Plumes of leachate-enriched ground water extend 10,600 and 5,000 ft (3,200 and 1,500 m) downgradient from landfills in the towns of Babylon and Islip, respectively, and extend vertically beneath the landfills to the base of the upper glacial aquifer, whose thickness ranges from 71 to 77 ft (22-24 m) at the Babylon site and is 170 ft (52 m) at the Islip site. The Babylon and Islip landfills were started in 1947 and 1933, respectively. The quantities of ground water in the plumes are 2X109 gal (8X106 m3) at Babylon and 1X109 gal (4X106 m3) at Islip. Differences in quantity of water in the plumes and length of the plumes may result partly from a slower rate of refuse accumulation at Islip than at Babylon; however, the rate of travel for the front of the Islip plume is considerably less than the prevailing groundwater velocity would indicate. Distance traveled by the front of the Islip plume was roughly one-third the distance indicated by the calculated minimum ground-water velocity and may result from greater vertical travel distance in the upper glacial aquifer at Islip. Concentrations of HCO3-, Cl-, and SO4-2 in the leachate-enriched ground water are higher than those in ambient ground water. Concentrations of Fe and Mn in the plumes are as much as 400,000 μg/1 and 200,000 μg/1, but concentrations of other metals, including Zn (220 μg/1), do not exceed the U.S. Public Health Service drinking-water standards. The concentration of NH4+, the predominant nitrogen species in plume water, is usually more than 10 percent of the total cations in plume water and is greater than NH4+ concentrations in ambient ground water; concentrations of NO3- in plume water are less than those in ambient ground water at Babylon and at some locations in Islip.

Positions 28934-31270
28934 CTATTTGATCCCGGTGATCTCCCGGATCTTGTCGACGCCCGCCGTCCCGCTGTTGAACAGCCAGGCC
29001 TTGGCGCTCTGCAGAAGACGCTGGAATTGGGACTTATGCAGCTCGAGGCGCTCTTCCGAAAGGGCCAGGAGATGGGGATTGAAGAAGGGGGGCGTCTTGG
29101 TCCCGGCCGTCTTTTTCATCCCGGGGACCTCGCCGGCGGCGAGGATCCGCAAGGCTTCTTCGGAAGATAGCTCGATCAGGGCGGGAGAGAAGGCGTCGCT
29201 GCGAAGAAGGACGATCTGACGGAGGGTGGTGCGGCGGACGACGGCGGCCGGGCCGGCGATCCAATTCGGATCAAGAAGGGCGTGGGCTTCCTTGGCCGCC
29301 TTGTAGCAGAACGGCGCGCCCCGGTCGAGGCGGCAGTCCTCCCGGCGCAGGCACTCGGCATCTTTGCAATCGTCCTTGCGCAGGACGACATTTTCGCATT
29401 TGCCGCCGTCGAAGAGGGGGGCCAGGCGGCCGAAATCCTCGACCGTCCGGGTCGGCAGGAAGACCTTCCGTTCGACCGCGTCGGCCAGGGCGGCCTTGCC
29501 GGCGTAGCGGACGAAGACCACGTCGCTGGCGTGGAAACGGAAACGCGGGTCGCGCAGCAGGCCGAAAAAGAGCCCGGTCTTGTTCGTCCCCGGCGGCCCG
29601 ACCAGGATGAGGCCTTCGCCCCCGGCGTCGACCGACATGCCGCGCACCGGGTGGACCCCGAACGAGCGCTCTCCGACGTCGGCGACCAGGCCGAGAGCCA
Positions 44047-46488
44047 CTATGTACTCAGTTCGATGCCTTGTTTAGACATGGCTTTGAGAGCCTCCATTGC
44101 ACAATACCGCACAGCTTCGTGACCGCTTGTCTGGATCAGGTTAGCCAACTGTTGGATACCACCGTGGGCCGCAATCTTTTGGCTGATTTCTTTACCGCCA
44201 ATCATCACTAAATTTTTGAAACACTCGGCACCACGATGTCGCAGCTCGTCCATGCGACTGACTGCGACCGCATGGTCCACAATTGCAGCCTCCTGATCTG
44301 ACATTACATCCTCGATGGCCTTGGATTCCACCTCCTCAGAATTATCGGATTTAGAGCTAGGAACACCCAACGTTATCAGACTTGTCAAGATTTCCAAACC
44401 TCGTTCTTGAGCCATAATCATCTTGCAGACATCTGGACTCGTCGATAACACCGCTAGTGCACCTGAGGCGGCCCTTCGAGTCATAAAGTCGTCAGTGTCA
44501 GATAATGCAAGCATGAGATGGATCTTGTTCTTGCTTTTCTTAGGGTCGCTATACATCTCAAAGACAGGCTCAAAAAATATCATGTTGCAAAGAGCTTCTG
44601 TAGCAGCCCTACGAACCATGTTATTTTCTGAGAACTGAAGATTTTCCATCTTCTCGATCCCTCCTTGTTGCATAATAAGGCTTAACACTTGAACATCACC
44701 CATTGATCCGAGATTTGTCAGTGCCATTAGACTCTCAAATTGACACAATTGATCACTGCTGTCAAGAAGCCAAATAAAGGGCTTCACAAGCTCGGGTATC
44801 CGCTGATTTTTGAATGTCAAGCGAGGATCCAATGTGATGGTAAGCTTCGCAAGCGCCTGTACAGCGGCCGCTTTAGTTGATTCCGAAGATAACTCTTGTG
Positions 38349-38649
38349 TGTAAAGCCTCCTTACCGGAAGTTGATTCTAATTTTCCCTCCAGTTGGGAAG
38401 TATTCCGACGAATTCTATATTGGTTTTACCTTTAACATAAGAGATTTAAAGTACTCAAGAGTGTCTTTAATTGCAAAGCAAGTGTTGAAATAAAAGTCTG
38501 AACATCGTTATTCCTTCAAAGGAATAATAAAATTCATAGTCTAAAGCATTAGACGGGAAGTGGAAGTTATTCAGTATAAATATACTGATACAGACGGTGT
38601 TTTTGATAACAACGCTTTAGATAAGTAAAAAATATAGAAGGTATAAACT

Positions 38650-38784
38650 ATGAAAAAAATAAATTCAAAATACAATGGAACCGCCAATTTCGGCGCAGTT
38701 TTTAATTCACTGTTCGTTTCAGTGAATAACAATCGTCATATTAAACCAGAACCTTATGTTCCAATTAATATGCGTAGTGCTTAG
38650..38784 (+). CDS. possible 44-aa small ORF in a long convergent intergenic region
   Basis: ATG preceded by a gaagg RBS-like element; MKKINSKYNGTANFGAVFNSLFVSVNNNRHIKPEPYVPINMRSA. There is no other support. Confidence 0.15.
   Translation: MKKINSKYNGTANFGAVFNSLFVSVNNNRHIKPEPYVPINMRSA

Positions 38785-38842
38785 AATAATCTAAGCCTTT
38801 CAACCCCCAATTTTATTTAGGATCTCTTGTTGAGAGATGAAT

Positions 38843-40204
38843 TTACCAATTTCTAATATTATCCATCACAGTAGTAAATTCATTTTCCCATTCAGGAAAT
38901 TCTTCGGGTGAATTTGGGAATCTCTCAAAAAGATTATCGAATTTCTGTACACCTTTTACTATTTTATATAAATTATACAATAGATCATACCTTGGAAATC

Preliminary findings of a leachate study on two landfills in Suffolk County, New York